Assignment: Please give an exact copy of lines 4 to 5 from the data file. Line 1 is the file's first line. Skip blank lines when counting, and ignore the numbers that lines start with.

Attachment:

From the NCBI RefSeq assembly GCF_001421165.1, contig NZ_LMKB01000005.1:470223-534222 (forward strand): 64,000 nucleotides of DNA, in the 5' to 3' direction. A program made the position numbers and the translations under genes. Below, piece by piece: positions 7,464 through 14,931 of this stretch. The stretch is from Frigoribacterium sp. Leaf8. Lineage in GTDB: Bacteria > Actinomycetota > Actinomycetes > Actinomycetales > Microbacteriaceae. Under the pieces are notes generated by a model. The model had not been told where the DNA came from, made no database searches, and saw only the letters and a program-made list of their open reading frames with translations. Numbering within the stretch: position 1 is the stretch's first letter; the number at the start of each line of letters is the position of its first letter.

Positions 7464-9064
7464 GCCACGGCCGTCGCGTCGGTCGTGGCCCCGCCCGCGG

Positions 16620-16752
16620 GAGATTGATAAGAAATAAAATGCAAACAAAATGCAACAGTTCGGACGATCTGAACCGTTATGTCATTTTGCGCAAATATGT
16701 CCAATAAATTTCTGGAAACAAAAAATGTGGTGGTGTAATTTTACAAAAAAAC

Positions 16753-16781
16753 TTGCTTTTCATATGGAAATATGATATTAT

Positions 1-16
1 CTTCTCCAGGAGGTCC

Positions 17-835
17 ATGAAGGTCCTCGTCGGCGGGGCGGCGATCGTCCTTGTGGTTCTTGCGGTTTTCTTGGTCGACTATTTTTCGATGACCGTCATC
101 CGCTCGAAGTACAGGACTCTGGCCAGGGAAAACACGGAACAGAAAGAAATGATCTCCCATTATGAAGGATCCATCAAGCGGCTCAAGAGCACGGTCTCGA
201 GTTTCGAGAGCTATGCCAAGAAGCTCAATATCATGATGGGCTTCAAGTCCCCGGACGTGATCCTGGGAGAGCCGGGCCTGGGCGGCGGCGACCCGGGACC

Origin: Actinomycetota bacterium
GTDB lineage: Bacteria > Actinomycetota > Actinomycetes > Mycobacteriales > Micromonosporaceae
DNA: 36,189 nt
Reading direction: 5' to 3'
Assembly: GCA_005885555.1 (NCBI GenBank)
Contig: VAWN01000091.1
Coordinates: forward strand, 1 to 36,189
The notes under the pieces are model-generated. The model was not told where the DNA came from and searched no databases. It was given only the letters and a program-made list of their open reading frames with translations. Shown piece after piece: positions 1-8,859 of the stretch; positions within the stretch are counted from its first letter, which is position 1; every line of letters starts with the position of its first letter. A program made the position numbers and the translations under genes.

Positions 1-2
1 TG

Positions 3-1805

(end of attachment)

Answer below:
Positions 16620-16752
16620 GAGATTGATAAGAAATAAAATGCAAACAAAATGCAACAGTTCGGACGATCTGAACCGTTATGTCATTTTGCGCAAATATGT